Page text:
Findings from this preliminary study provide some clear indications that interaction between parents and adolescents in the small sample does significantly affect adolescent nutrition and exercise beliefs and behaviors. The quality of communication between teens and parents was significantly linked to how concerned adolescents were with nutrition; when dialogue between parents and teens was open and problem-free, teens were more likely to be concerned about nutrition. Given that problem-free communication may be indicative of cohesive families and family connectedness, this finding is consistent with Debourdeaudhuij and Van Oost (1998) and Neumark-Sztainer et al. (1996). The findings suggest that an open communication pattern between parents and adolescents may prove to be an important conduit to overcoming adolescents’ nonchalance about the urgency of eating healthy foods.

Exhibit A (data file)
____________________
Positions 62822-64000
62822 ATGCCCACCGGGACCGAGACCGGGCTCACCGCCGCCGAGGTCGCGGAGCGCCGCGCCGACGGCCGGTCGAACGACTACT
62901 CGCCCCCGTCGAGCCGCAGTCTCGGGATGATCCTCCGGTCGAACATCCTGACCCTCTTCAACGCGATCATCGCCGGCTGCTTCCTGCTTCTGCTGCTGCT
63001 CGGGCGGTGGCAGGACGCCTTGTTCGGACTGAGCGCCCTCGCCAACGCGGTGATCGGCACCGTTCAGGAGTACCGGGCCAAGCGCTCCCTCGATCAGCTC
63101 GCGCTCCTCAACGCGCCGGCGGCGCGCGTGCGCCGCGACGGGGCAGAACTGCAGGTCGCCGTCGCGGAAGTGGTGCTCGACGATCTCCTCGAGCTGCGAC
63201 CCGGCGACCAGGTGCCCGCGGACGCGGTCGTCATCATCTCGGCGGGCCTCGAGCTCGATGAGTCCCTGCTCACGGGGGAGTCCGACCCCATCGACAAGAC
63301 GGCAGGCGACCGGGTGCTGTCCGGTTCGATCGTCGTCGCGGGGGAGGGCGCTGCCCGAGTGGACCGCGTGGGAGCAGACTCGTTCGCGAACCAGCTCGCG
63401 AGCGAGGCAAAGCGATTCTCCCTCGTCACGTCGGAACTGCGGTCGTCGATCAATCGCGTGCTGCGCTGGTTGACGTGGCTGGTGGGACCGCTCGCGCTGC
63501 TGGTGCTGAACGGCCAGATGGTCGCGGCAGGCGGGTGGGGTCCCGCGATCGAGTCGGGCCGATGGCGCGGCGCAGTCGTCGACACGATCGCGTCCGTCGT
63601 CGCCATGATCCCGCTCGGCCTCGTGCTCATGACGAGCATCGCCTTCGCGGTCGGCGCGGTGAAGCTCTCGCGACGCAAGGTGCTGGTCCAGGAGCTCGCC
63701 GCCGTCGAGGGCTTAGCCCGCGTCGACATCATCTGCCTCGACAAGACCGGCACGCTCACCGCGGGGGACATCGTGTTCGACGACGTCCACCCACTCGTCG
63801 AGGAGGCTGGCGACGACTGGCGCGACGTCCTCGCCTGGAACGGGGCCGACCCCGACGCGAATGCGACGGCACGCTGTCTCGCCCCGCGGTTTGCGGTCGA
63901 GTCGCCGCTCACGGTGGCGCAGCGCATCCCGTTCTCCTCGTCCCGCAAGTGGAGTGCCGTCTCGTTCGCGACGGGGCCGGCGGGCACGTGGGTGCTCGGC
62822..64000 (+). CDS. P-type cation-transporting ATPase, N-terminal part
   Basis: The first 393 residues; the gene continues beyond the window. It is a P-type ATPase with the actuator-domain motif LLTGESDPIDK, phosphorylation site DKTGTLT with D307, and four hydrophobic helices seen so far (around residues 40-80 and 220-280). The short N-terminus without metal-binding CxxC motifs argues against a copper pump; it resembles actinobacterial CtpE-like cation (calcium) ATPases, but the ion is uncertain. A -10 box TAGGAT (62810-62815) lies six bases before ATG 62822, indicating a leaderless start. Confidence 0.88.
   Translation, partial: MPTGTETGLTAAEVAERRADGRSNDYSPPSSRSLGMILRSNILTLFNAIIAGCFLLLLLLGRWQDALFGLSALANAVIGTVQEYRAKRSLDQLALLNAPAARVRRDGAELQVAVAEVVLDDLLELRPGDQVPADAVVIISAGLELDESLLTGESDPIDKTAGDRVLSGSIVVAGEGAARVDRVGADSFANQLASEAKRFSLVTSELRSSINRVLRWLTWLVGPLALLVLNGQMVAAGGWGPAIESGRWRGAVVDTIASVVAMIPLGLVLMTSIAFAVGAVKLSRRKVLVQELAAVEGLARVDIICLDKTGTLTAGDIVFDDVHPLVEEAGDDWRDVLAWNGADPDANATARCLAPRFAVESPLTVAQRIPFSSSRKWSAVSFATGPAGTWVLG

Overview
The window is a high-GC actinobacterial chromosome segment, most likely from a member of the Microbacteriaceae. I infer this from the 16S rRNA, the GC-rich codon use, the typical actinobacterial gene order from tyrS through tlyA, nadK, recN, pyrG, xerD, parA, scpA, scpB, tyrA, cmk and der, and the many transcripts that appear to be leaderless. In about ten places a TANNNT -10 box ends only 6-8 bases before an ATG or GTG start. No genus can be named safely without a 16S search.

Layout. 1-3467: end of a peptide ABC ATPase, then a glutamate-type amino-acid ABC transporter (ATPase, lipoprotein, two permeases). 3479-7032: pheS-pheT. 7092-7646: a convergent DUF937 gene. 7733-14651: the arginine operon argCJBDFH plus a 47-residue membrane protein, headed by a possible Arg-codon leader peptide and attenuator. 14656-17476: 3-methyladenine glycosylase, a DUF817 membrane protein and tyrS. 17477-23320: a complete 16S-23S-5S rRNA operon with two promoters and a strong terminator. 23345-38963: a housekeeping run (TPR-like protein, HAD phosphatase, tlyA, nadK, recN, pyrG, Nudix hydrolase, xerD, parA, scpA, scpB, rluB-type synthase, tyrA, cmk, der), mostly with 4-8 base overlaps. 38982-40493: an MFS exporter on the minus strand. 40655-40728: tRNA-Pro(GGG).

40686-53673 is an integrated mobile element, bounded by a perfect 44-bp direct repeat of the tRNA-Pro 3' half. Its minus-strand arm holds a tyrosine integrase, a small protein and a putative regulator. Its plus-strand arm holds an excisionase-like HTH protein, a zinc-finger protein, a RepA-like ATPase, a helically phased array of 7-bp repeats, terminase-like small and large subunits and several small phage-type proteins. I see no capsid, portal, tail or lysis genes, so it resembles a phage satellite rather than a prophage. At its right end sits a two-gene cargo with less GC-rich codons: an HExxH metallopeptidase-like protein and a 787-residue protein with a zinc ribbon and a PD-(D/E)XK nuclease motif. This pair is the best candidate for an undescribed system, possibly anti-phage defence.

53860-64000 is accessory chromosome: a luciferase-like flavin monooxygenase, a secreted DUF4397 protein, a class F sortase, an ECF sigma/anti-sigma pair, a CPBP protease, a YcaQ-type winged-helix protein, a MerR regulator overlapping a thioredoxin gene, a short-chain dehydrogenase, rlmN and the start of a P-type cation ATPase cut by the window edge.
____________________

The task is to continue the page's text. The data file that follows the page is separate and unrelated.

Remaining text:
Parenting behaviors also played a significant role in adolescents’ commitment to and satisfaction with exercise. Warm and nurturing relationships between mothers and teens were significantly linked to adolescents’ fitness and exercise dissatisfaction; displaying warmth seemed to make adolescents feel less satisfied with their exercise activities. Nonetheless, this finding was contrary to what was hypothesized. Based on the fact that previous researchers discovered a positive relationship between supportive parental behaviors and adolescent involvement in exercise, it was predicted that warm, supportive parenting behaviors would be positively related to adolescents’ commitment to and satisfaction with exercise. Our findings seemingly suggest a discrepancy with previous findings, perhaps because we measured attitudes toward exercise, not exercise behaviors. In that light, our findings indicate that teens might be more willing to acknowledge dissatisfaction with their fitness when they feel nurtured by their mothers. Although not specifically measured in this study, dissatisfaction may be what leads to teens’ increased involvement in exercise behaviors, which would be consistent with previous research (e.g., McGuire et al. 2002) suggesting that parental support and encouragement (such as what nurturing parents would provide) is positively related to exercise behaviors. It is possible that our results are confounded by early adolescents’ general dissatisfaction with their appearance and fitness. Without a doubt, developmental issues loom large for early adolescence. Nonetheless, our results may mean that when adolescents are able to talk openly with their mothers about their fitness and feel nurtured in the process, they are better able to recognize and deal with their dissatisfaction by increasing their exercise activity.